This happy guy is Whitey Lockman and if this photo is taken early enough in '73 he had reasons to smile. Whitey had been with the Cubs a few years when he was named successor to Leo Durocher in July of '72. A nice change from Leo's berating, the mellow Whitey led the Cubs to a 39-26 finish and to a pretty good early-season run in '73 and by the end of June they were seven up in the division. But the big averages of veterans Ron Santo, Glenn Beckert, and Billy Williams faded as the team showed its age. First base was pretty much a mess and while the team had some promising young pitchers, they weren't yet ready to drag the team to a good finish. The club went 6-17 after the All-Star break to lose any real hope of competing for the division. In '74 three quarters of the infield would be new and a not great start - they didn't finish too hot either - would get Whitey pushed back upstairs where he would have a mighty long career for Chicago and some other teams. Maybe that smile worked wonders.
Whitey Lockman came out of North Carolina to be signed by the NY Giants at age 16 in 1943. His age kept him out of the military and that summer he got things rolling in A ball by hitting .325 before being promoted to Double A Jersey City where he would reside the next three seasons. In mid-’45 after showing some unusual power and hitting .317 he got called up to NY where the rest of the way he hit .341. As in the minors he played in the outfield his rookie year, establishing early his very good contact-hitting low-strikeout abilities. In ’46 he did his military hitch, missing the season. When he returned in ‘47 he got hurt in his first game and missed the rest of that year as well. When he returned in ’48 he took a regular spot in the outfield which he held through ’50. In ’51 a kid named Willie Mays came up and Whitey moved to first. That October he knocked starter Don Newcombe out of a playoff game, setting up Bobby Thomson’s big homer. He then had a pretty good Series against the Yankees. He continued at first through ’54, his other Series season. In ’55 and the first half of ’56 he returned to the outfield. Midway through ’56 he went to the Cards in a big trade that brought Red Schoendienst to the Giants. He returned to NY and first base for Hoyt Wilhelm in ’57. That was his final year as a regular. The rest of his career he moved to a back-up role at first for the Giants, Orioles and Reds, finishing in 1960. He had a .279 average with 114 homers, 563 RBIs, and 862 runs. He had over 1,600 hits, a .342 OBA, and only 382 strikeouts, or about one every 18 at bats. He was an All-Star once and hit .186 in ten post-season games. Whitey then moved immediately into coaching, joining the Reds staff in ’61. From ’62 to ’64 he joined old teammate Al Dark back with the Giants. From ’65 to ’70 he managed in the Cubs chain, going 353-377. He also performed some admin roles including director of player development. He took over the manager job in ’72 and retained it midway through ’74 when he returned to the admin side. His MLB managing record was 157-162. He remained with the Cubs in positions related to player development through ’89. He then took on similar roles with Montreal (’90 to ’92) and the Marlins (’93 to 2001). He retired to Arizona where he passed away in 2009 at age 82.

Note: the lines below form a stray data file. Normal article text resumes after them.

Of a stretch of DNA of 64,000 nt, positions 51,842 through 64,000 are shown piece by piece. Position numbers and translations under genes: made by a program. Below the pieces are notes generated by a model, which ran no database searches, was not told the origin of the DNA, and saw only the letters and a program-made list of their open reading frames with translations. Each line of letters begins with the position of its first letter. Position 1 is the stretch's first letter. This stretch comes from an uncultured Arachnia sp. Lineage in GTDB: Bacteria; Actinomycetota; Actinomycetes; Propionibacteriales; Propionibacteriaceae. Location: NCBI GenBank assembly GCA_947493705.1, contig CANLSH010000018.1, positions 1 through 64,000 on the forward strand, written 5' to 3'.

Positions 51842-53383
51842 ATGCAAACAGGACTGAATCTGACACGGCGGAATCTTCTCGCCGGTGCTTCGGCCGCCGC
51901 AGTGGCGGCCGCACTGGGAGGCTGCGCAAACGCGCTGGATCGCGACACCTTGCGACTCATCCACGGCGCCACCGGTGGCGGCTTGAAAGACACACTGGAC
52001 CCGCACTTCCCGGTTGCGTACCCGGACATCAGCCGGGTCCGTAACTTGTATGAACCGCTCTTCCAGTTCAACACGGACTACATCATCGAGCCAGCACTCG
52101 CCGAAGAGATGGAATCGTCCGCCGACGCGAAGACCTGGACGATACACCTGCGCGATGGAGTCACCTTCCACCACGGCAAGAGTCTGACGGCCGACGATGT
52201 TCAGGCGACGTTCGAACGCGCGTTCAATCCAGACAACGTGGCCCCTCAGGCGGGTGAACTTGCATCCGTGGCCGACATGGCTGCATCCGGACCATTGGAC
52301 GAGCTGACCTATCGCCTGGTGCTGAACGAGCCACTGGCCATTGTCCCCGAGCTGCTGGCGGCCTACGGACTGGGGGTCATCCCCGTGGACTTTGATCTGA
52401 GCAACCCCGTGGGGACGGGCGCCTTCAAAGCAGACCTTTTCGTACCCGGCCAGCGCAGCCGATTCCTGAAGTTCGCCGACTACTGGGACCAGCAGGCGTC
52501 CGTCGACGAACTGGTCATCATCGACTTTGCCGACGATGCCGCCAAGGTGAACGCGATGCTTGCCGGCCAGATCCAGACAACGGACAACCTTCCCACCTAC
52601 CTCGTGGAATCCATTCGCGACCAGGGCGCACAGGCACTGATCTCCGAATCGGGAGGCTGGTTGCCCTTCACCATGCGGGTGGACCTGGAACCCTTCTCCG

Hank Aguirre was of Mexican descent (his name was pronounced ah-GEAR-ah) and grew up in California where he worked at his dad’s taco business. He didn’t stick in baseball until he went to college, graduating from East Los Angeles Junior College in ’51. There he picked up a rudimentary screwball which he later refined in the minors, beginning his first season that summer in Duluth, an independent C League team. He was then picked up by the Cleveland system, where he spent the better part of the next six seasons working up the ladder as a starter while working out some control issues and twice winning 14 games. From ’55 to ’57 he would also get into a few games in Cleveland as both a starter and reliever, and do pretty well, going 6-6 with a 3.84 ERA. Before the ’58 season he was traded to Detroit. For the Tigers the next few years he would work primarily out of the pen, mostly as a set-up guy although he did get ten saves in ’60, his best season to date. In ’62, injuries to the Tigers pitching staff pushed Hank into the rotation and he had a bang-up year, going 16-8 and leading the majors with a 2.21 ERA. He stayed in the rotation the next three seasons, going a combined 33-35 with a 3.66 ERA. In ’67 he returned to the pen and the next year he was traded to the Dodgers, unfortunately missing Detroit’s big Series year. After an excellent year – a 0.69 ERA – Hank went to the Cubs for the next two seasons, his last as a player. He finished with a record of 75-72, with a 3.25 ERA, 44 complete games, and 33 saves. He then took over the Cubs pitching coach job which he kept through ’74. In ’75 he managed in the minors for a season, going 72-71 for Triple A Tucson in the Oakland system. In off-seasons he had continued to live around Detroit and beginning in ’76 he got involved in the auto industry. In ’79 he opened his own business, Mexican Industries, and became a supplier of parts to Volkswagen, employing many Latin workers and growing the business rapidly. He became a revered local businessman and was widely eulogized when he passed away in ’94 at age 62 from prostate cancer.